Before I started using self-implemented properties, I had learned that when assigning properties in the constructor (because of the potential for creating a property
reading only), I should assign directly to the private member of the property (which we would usually name with the name of the property with an underscore in front of it.
_name of the property.)
When I switched to using self-implemented properties, I kept the practice even by establishing that only private members should be referenced inside the property class. I understand that these self-implementing private members are called "backup fields".
Given the utility of the basic fields, I find it fascinating that they are invisible to intellisense until they are fully typed. In addition, I observed that when you automatically implement the property, it seems that you can assign to a
Reading only Property in the class of the property.
Considering the changes in the .net framework, I'm starting to wonder what is the "right" way to manage properties from the class. I understand that this is somewhat subjective, but I wonder if there are any disadvantages to the way I did it. So I'm left with some questions about how this works, and what are the implications for my (even minor) software design:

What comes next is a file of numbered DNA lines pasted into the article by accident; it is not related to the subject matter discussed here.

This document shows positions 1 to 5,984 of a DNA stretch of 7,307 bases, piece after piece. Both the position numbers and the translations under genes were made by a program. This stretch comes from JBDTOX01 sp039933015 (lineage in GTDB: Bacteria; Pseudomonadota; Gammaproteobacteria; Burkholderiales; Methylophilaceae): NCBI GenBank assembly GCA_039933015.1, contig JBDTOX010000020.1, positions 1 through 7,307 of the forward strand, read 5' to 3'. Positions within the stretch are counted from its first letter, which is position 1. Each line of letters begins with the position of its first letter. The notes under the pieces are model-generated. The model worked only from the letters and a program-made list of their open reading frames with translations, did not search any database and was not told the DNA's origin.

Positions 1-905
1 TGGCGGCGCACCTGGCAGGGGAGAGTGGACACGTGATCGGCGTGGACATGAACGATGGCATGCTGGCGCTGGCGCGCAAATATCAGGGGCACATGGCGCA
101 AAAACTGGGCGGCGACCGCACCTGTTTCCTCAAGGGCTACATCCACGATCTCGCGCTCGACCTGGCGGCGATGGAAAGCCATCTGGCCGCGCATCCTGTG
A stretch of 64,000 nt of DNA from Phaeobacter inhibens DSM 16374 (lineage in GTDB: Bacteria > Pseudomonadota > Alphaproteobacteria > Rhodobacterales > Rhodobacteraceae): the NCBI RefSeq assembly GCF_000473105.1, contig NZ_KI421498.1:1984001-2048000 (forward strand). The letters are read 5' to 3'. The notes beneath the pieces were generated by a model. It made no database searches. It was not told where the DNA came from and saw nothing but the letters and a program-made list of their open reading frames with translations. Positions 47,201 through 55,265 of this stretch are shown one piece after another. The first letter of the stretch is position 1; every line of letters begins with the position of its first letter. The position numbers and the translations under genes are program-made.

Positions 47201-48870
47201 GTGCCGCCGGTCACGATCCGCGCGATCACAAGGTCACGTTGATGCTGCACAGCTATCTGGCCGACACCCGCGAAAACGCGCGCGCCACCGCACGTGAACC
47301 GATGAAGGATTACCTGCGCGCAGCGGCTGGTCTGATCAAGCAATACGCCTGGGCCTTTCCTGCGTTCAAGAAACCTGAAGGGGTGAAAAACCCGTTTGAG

- Does the call of the property automatically implemented from the class of the property call it the
- Does the call of the property's backup field bypass this?
- Am I wasting (however some cycles) of processor using the property instead of the support field?
- Or do I expose myself to a potential problem in the future using the support fields?
What is the difference between assigning auto-implemented properties and assigning them directly to their backup fields?
It seems that this question almost overlaps software engineering and overflow according to the formulation. Please, let me know if I need to change the label or migrate it.